World's biggest IT fair shoots for the clouds

Feb 27, 2011 by Richard Carter
Fair visitors crowd the halls of the world's biggest high-tech fair, the CeBIT in Hanover, in 2010. The world's top high-tech fair opens Tuesday with the IT industry in bullish mood, preparing to wow visitors with head-spinning futuristic gadgets and the latest in 'cloud computing' technology.

The world's top high-tech fair opens Tuesday with the IT industry in bullish mood, preparing to wow visitors with head-spinning futuristic gadgets and the latest in 'cloud computing' technology.

More than 4,200 tech firms from 70 countries are expected to attend this year's -- the self-styled "Davos of high-tech" -- with many of the big names that stayed away during the returning to Germany.

, IBM, SAP, Microsoft, HP and Dell are among the top companies setting up their stalls in Hanover, northern Germany, for the five-day event that is likely to attract around 350,000 punters and self-confessed technology geeks.

"CeBIT 2011 is the heart of the digital world and will show how rapidly the pulse of the IT industry is beating," said Ernst Raue, board member of Deutsche Messe that organises the event.

As the event approached, BITKOM, which represents Germany's telecom and high-tech sector, forecast a 4.8-percent gain in the global IT market to 2.6 trillion euros ($3.6 trillion) this year, driven by double-digit growth in China.

Despite the optimism, however, the CeBIT fair is not the global showcase it once was. Exhibitor numbers are up only fractionally on last year and at the height of the dot.com boom, more than 8,000 firms set up shop at the show.

The major theme of this year's fair is cloud computing which "runs like a leitmotiv through the different exhibitions," according to BITKOM president August-Wilhelm Scheer.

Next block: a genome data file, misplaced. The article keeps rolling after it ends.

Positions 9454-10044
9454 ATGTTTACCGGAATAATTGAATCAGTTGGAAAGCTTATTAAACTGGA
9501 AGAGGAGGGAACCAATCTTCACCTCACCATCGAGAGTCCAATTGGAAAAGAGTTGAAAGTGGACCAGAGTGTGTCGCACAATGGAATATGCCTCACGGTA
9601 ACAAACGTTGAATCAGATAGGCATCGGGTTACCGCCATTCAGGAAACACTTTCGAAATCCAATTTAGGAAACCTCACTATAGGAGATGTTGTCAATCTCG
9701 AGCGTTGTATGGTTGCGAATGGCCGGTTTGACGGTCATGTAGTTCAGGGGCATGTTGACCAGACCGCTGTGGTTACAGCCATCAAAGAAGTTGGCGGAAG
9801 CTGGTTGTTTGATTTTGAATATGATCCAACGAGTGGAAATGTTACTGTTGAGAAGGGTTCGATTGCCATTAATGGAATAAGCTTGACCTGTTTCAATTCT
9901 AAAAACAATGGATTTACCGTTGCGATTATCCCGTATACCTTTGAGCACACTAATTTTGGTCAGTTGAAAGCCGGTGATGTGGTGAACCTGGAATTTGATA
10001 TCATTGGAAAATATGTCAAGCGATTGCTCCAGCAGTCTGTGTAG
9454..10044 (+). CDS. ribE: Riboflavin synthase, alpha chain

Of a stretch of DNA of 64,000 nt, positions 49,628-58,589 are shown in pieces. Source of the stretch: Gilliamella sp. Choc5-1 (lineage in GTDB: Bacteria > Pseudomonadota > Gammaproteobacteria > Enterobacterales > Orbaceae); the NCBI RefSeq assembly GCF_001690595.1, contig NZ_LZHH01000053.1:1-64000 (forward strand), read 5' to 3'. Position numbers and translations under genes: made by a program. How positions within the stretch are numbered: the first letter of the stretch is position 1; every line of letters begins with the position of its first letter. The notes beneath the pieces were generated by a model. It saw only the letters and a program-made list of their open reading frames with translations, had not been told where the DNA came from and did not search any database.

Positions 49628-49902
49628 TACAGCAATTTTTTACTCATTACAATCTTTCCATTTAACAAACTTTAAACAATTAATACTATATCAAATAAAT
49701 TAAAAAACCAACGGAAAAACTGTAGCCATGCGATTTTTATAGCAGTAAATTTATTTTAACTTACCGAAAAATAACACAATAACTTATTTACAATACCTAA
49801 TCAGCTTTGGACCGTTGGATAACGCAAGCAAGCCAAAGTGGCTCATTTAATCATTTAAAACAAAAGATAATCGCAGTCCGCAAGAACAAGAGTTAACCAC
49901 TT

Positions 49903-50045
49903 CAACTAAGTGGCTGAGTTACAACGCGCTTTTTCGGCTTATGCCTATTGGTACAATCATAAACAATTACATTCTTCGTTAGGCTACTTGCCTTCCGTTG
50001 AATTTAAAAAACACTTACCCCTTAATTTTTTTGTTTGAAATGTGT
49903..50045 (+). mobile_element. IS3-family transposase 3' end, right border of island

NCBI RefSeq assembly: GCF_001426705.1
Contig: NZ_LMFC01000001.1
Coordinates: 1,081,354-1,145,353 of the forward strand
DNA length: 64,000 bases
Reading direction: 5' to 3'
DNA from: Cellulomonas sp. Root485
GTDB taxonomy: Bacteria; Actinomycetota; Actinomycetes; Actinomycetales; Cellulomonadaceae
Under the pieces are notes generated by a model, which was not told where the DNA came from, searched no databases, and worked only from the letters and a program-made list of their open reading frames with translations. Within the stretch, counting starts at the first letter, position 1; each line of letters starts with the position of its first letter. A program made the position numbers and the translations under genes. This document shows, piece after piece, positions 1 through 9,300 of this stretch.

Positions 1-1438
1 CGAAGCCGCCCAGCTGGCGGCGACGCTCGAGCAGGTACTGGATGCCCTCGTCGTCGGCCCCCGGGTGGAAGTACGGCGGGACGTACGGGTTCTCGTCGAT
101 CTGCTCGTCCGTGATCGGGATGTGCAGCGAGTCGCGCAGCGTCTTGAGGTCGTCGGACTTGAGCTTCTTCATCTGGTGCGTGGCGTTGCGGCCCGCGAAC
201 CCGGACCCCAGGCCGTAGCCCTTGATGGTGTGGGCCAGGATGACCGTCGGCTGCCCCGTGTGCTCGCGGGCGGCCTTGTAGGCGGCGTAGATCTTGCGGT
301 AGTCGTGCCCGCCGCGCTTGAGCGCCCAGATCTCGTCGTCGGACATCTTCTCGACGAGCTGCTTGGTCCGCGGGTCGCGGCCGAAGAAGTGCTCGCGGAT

Firms will be hoping to move cloud computing -- the idea of storing data online rather than physically on users' machines -- from the realms of the IT world into consumers' everyday lives, said Scheer.

"Cloud computing is going to change IT and its business model enormously. We expect sales in Germany to quadruple by 2015," he said.

Other hot topics at the exhibition will be , high-speed Internet and bringing 3D computing into everyday life.

But as ever at the CeBIT, it won't be all work and no play.

Firms will be bringing with them a huge range of eye-popping futuristic gadgets to amuse visitors.

The latest robots will be on show, from one that plays table tennis to a "RoboThespian" that recites Shakespeare, to a metal colleague that stands in for you in meetings, showing your face on its monitor.

This year's CeBIT will also have a special section on sports and technology, featuring an "intelligent sensor suit," a full body tracksuit that monitors athletes' movements and enables them to improve training routines.

And there will be no lack of quirky gadgets, from the relentless alarm clock that won't stop until its pressure sensor knows for sure you are out of bed to remote control devices that can be operated using just the power of thought.

Also during the fair, top computer gamers from Europe, Asia and the United States will face off for the title of world video game champion 2011, with a prize of 130,000 dollars at stake.

The show will be officially launched on Monday evening by Chancellor Angela Merkel and Turkish Prime Minister Recep Tayyip Erdogan who will also hold political talks afterwards likely to focus on Turkey's EU accession bid.

On Tuesday, when the fair opens to the wider public, Merkel and Erdogan will take a traditional turn around the grounds to view the stalls.

Turkey, this year's "partner country," is bringing around 100 companies to the show.

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